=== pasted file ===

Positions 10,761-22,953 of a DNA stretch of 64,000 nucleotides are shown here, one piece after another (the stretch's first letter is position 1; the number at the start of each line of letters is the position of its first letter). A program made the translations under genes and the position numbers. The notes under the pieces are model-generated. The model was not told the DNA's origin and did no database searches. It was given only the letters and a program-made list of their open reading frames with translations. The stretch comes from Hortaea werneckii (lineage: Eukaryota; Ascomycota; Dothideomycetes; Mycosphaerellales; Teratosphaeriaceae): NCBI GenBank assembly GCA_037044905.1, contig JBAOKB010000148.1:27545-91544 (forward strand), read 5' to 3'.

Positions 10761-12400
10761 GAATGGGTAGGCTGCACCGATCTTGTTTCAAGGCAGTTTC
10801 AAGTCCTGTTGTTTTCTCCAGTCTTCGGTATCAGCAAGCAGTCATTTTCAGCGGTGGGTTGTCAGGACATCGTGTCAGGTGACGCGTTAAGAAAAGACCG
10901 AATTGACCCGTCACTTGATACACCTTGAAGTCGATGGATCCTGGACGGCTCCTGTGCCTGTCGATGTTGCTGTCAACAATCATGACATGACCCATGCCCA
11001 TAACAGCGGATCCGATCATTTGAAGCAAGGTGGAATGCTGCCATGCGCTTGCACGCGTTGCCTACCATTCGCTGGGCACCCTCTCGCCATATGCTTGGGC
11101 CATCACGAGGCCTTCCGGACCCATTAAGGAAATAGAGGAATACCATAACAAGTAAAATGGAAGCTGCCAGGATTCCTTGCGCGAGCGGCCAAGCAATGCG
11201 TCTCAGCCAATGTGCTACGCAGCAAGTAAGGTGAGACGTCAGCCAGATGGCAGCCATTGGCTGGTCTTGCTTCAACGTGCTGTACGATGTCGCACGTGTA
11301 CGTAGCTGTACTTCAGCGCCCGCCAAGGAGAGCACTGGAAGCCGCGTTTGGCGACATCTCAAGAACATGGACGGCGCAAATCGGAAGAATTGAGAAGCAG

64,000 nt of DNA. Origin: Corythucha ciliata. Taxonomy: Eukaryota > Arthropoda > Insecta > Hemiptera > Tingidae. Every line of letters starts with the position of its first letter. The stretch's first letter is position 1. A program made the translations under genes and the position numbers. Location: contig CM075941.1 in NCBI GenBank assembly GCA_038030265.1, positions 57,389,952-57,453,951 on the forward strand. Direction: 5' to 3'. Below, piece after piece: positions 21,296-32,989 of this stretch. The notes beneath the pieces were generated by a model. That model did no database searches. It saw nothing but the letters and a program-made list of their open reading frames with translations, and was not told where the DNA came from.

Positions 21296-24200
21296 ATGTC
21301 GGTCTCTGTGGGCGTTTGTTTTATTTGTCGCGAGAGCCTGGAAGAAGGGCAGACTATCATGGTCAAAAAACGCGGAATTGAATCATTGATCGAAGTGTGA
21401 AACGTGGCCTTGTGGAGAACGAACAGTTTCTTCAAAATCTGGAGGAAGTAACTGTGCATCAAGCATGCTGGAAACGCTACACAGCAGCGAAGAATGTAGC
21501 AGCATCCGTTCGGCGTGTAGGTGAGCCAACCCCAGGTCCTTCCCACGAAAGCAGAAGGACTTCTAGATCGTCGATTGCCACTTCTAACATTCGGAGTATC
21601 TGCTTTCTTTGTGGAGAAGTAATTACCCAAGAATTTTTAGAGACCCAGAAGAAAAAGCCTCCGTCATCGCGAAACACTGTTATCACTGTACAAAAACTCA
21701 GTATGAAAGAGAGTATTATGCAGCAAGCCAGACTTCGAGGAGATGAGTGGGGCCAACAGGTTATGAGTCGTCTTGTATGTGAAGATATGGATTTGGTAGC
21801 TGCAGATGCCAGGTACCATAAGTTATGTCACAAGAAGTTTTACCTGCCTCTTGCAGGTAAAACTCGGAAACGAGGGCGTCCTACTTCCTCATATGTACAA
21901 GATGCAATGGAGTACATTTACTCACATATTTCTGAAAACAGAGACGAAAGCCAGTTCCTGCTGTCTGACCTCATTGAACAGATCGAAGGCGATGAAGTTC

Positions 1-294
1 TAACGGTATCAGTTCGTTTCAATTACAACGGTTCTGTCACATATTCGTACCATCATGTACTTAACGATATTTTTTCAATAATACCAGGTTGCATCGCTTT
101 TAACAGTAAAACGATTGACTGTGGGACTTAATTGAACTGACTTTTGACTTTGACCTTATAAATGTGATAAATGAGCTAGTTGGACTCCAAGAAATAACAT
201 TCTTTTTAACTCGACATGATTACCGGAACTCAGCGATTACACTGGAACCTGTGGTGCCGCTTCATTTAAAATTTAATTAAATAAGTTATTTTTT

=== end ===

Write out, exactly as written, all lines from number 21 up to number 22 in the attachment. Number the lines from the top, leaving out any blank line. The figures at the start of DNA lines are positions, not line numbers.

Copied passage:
1 TAACGGTATCAGTTCGTTTCAATTACAACGGTTCTGTCACATATTCGTACCATCATGTACTTAACGATATTTTTTCAATAATACCAGGTTGCATCGCTTT
101 TAACAGTAAAACGATTGACTGTGGGACTTAATTGAACTGACTTTTGACTTTGACCTTATAAATGTGATAAATGAGCTAGTTGGACTCCAAGAAATAACAT